A few months ago I smashed my finger between a sledgehammer and concrete so bad that I thought I had crushed the bone into dust. David heated up a finishing nail with the torch and burned through the top of my quickly blackening and bloating fingernail to release some pressure. As the nail pushed through my finger he hit a nerve. I groaned, “fuuuuuck” under my breath as he punctured the wound and a tear pushed into my eyes. My supervisor had been in another part of the plant during the incident and when he returned the first thing David reported was, “D. Jay said fuck!”
That isn’t how I want to be known…the guy who does or doesn’t cuss. But I’ve taken pride in falling on either side of this issue at different points in my life, so I had it coming to me.
The first time I went out to the bar after work with guys in my crew we patronized the Hide Away. We were seated, greeted, and waited on by a busty young woman. A smirk stretched shamelessly on each mouth, a twinkle of lust flashed in each eye. They knew that I didn’t (they didn’t believe me then) look at porn and that I tried to be “perfect” and “holy” (their words – I never placed either of these descriptions on myself) for God and my wife. As soon as our orders were taken and we were left to ourselves one of the guys hit me on the shoulder (again smirking and winking) and said, “I saw you check her boobs out. It’s cool, man, she’s freakin hot”.
I hadn’t checked her out. I had looked and seen her. I saw her as a person, a woman. I had done well in that moment.
In the past I would have argued. The injustice of the accusation would have been too much to handle and I would have declared my innocence adamantly. But I know now that God is judging me. He weighs me and burns me like gold in the fire to refine me. He doesn’t care what they say or think, whether or not they are right or wrong.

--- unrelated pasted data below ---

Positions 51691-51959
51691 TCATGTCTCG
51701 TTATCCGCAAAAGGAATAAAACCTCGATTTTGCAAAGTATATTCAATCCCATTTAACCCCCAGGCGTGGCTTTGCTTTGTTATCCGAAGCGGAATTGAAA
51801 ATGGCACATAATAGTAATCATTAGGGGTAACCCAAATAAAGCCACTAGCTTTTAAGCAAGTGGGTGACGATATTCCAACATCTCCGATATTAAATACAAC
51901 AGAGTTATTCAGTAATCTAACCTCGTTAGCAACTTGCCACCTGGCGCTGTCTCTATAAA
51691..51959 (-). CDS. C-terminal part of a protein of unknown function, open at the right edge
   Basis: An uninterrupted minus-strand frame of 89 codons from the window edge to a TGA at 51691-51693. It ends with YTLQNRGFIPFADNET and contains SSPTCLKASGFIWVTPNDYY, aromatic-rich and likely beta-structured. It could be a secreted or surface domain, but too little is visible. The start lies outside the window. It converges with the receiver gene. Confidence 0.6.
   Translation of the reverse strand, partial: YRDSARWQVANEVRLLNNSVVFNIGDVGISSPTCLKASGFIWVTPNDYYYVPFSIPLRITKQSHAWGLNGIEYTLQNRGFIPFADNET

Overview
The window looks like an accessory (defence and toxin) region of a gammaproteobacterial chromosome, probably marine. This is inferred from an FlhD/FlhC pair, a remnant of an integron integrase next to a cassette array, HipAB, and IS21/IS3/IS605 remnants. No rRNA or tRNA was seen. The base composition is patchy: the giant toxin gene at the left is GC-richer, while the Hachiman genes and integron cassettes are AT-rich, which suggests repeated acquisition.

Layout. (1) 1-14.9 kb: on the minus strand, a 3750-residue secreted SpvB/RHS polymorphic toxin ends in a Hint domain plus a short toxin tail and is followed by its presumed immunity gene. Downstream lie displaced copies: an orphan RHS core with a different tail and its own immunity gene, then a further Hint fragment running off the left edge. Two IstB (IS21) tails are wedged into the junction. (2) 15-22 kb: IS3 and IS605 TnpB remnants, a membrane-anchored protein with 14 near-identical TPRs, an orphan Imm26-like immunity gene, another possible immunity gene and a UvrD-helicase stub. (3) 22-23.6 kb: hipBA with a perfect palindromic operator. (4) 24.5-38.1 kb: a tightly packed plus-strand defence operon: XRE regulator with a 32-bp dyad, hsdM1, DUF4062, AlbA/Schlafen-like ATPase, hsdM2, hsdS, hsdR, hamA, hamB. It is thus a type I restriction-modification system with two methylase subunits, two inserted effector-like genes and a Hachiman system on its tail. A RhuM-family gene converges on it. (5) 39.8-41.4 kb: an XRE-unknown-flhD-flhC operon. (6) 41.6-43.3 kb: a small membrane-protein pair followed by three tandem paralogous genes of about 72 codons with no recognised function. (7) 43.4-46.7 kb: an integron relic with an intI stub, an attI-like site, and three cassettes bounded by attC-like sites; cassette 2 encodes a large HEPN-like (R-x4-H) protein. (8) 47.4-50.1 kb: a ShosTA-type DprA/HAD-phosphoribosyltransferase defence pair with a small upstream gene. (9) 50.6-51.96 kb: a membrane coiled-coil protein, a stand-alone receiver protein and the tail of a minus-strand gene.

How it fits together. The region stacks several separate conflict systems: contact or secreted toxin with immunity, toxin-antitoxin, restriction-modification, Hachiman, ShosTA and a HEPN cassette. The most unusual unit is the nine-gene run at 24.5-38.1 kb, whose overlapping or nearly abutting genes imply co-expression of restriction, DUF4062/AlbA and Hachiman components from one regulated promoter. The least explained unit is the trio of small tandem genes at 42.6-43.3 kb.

So I just smiled and tried to see them. I tried to look at them, to see men. I did well again in that moment. And they still think I checked her out. And that’s fine.
Most of the time loving Jesus means being socially uncomfortable. I think that those of us who love God are called to some of the most uncomfortable, awkward, and embarrassing situations imaginable. We aren’t supposed to run from the world. Only by drinking the sweet grace of Jesus and intentional listening to the continual whispers of the Holy Spirit can we be incarnational in the situations that the Father creates for us.
God wanted me to be present at the plant. To sit and be present with Jesus while the guys were asking me if I’ve ever “done a girl in the ass” is a difficult and uncomfortable thing. That’s literally what happened every day and sitting there in the midst of that conversation is where God wanted me to be.
Often I wanted to wear a pair of headphones and tune out the conversations; sometimes I wanted to join in. I wasn’t called to do either.
I was called to simultaneously be present with them and God.
I care deeply about what people think of me. I always have. But, I found that as I embraced my socially awkward love for God and chose to be present in very hard situations I became one of the most respected men on the floor. I say that with pride, because that is the power of Christ. He is wonderful and beautiful and I love to look like Him.